today i was defragmenting my fragmented tables .....
i defragmented my objects by
1) taking a full export of the user
2) dropping the user (cause a lot of the objects in this user were fragmented)
3) recreating the user (this user had a locally managed tablesapce as its default tablespace)
4) importing the users' object back.
now i ran my query (to check for fragmentation) again , but saw that the object showed the same fragmentation intensity.
now this was a peculiar site , as i had done this before , and got the desired defragmentation.
So now what i did was ,
1) i droped the user again.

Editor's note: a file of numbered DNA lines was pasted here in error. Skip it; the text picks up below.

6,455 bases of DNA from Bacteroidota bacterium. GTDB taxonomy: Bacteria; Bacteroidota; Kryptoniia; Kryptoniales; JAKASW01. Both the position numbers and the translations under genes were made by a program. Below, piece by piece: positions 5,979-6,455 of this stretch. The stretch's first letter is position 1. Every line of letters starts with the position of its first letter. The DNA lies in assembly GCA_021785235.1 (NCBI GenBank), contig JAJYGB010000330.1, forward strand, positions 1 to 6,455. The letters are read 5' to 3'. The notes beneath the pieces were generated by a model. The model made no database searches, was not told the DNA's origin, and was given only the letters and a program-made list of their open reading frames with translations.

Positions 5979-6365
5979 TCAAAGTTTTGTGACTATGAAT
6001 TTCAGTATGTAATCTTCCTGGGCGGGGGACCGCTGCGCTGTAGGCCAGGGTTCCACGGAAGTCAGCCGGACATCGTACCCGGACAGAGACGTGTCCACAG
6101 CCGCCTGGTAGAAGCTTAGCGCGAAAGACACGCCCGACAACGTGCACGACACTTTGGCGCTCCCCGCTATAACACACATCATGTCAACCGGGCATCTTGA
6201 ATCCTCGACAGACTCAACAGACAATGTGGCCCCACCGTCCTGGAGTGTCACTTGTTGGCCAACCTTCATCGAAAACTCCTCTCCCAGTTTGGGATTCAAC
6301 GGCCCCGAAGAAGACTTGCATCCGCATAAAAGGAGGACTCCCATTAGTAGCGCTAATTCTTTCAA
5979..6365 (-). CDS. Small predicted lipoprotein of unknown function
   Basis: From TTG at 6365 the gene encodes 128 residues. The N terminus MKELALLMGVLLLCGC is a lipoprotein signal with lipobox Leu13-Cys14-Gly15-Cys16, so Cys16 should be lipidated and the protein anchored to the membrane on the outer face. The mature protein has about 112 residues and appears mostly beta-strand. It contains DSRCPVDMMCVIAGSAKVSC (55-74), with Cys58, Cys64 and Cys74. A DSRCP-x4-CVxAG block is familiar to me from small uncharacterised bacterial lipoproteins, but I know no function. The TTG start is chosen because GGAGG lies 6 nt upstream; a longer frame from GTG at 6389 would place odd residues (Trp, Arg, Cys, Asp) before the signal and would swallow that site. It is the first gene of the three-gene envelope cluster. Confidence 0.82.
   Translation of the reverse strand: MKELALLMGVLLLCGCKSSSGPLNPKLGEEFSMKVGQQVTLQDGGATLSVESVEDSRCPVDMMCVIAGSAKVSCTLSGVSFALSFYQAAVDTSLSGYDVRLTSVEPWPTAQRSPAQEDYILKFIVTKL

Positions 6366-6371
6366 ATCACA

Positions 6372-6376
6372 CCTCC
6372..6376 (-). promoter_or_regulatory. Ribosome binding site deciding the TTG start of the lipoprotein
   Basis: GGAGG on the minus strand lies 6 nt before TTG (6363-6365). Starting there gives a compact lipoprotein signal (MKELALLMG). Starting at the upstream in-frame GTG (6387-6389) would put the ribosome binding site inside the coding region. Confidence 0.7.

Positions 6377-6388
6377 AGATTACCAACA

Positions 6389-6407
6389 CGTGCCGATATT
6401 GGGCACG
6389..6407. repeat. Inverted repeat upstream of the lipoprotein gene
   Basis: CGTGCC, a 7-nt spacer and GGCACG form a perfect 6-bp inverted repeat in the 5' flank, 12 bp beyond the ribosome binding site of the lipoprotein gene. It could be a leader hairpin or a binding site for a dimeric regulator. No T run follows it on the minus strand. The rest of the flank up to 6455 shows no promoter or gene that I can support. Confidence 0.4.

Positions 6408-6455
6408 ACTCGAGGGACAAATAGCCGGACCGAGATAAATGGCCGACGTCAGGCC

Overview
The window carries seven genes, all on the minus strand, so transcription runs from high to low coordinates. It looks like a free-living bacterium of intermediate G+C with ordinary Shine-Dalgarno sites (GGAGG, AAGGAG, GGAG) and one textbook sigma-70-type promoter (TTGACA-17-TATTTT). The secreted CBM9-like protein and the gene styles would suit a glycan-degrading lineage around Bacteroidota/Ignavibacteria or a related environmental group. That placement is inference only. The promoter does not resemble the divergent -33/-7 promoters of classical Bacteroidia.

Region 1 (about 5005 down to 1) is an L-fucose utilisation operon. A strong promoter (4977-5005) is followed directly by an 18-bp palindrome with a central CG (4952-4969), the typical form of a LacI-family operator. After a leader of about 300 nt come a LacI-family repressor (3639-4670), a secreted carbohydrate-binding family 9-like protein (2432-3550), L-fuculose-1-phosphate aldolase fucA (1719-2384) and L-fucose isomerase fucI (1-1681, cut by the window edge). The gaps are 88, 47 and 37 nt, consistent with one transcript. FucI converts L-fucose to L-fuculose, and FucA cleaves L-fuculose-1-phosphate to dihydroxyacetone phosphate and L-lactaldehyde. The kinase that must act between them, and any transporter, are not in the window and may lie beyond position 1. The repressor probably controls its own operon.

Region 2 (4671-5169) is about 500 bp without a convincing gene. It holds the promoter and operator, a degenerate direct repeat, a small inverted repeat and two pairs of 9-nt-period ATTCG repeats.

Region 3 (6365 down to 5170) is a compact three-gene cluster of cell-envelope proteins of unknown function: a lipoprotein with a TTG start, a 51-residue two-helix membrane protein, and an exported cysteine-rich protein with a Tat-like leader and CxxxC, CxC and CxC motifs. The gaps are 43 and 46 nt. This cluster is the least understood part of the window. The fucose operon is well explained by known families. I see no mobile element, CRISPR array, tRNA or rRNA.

2) i droped the locally managed tablespace
3) i recreated the user with a dictionary managed tablespace as its default tablespace.
4) i imported the users objects
this time i ran the query and found that the objects were defragmented (and i was happy again)
So here i concluded that when objects are stored in a locally manged tablespace , they cannot be defragmented , but when they are stored in a dictonary managed tablespace , they can be defragmented.
I think there is no need to bother either of fragmentaion ( as there is none) or of large number of extents in LMT. The way space management is done in LMT with bitmap of allocated blocks, it does not matter.
As per some documentation, even if there are thounds of extents in LMT, it does not degrade performance.